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Knee Surg Sports Traumatol Arthrosc. 2012 Nov;20(11):2263-9.

Treatment of severe osteochondral defects of the knee by combined autologous bone grafting and autologous chondrocyte implantation using fibrin gel.

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  • 1Department of Orthopaedic Surgery, Gemini Ziekenhuis, Huisduinerweg 3, 1780 AT Den Helder, The Netherlands.



Severe symptomatic and unstable osteochondral defects of the knee are difficult to treat. A variety of surgical techniques have been developed. However, the optimal surgical technique is still controversial. We present a novel technique in which autologous bone grafting is combined with gel-type autologous chondrocyte implantation (GACI).


Isolated severe osteochondral defects of the medial or lateral femoral condyle were treated by a two-step procedure. Firstly, chondrocytes were harvested during arthroscopy and cultured for 6 weeks. Secondly, a full thickness corticospongious autologuos bone graft, harvested from the medial or lateral femur condyle, is impacted in the defect and covered by GACI. The fibrin gel fills up to the exact shape of the chondral lesion and polymerizes within 3 min after application.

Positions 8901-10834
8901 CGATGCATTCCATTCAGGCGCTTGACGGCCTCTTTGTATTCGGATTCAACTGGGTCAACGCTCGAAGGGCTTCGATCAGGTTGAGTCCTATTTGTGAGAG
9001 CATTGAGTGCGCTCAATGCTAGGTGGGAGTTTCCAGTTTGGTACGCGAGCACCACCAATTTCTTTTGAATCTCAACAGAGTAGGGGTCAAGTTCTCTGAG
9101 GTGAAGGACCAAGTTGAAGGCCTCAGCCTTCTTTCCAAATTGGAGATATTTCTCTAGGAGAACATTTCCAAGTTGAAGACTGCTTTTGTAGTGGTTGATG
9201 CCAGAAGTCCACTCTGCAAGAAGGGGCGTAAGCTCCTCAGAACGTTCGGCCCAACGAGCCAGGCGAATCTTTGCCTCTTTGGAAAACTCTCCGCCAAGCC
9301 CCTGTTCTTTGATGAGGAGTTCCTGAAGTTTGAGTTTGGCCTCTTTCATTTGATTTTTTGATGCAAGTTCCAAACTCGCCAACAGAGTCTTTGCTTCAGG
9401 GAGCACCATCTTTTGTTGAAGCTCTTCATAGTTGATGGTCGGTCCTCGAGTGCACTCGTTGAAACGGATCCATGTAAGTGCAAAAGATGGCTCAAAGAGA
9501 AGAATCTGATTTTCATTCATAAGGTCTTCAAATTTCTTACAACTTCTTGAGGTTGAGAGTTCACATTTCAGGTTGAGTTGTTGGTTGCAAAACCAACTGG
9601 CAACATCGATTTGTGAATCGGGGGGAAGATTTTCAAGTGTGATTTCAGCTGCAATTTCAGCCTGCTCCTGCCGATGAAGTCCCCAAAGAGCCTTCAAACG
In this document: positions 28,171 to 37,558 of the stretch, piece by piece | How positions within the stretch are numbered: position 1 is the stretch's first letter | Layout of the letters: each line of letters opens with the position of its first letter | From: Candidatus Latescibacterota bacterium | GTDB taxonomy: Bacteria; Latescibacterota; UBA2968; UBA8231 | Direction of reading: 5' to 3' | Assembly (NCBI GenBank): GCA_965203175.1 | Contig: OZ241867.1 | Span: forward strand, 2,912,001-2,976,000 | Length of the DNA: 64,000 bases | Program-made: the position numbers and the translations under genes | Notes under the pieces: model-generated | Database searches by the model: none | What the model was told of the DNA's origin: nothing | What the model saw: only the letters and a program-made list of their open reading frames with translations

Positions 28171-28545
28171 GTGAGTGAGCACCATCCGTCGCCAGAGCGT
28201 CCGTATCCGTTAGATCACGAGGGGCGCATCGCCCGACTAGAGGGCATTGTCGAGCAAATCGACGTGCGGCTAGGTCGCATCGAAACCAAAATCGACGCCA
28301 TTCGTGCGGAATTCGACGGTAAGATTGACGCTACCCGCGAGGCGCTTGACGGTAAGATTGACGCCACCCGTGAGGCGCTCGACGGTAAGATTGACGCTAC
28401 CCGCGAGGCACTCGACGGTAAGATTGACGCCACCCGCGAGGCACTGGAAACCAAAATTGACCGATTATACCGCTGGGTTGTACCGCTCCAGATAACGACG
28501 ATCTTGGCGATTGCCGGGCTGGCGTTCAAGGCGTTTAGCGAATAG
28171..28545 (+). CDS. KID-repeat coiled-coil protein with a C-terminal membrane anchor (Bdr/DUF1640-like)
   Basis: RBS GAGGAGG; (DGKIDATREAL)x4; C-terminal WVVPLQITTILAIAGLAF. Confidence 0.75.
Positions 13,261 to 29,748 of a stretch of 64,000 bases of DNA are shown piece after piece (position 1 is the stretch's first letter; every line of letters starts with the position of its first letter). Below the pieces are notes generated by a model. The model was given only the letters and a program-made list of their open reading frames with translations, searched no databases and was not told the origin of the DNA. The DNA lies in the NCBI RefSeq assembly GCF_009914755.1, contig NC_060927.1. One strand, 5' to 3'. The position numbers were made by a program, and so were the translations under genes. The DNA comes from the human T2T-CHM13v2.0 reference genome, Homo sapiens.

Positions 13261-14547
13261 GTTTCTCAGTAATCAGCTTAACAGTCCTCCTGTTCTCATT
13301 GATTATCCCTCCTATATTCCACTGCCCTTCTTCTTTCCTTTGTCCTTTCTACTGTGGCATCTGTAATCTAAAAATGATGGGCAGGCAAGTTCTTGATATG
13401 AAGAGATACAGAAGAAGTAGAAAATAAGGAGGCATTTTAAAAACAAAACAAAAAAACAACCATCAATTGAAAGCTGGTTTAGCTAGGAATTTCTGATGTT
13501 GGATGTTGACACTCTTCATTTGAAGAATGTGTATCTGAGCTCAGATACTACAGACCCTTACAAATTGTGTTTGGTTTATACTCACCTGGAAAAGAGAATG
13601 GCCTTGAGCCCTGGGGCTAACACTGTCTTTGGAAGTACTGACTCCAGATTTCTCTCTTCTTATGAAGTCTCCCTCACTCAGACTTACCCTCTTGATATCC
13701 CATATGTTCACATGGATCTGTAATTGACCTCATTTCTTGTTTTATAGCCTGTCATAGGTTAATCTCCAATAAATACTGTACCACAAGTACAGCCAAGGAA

From 2009 to 2011, 9 patients, median age 35 years (range 23–47), were treated by the combined autologous bone grafting and GACI technique. Median defect size was 7.1 cm2 (range 2.5–12.0), and median depth of the lesion was 0.9 cm (range 0.8–1.2). Median follow-up was 9 months (range 6–12 months). Six patients were available for 12-month follow-up. The mean IKDC score showed a 6-month improvement from 35 (SD ± 16) to 51 (SD ± 18) (n = 9; p = 0.01), and a 1-year improvement from 35 (SD ± 16) to 57 (SD ± 20) (n = 6; p = 0.03). The mean KOOS improved from 44 (SD ± 16) to 62 (SD ± 19) (n = 9; p = 0.07) at 6-month follow-up and from 44 (SD ± 16) to 65 (SD ± 24) (n = 6; p = 0.1) at 12-month follow-up. There was one failure that needed conversion to a unicompartmental knee arthroplasty.


Combined autologous bone grafting and GACI may offer an alternative surgical option for severe and unstable osteochondral defects of the knee.

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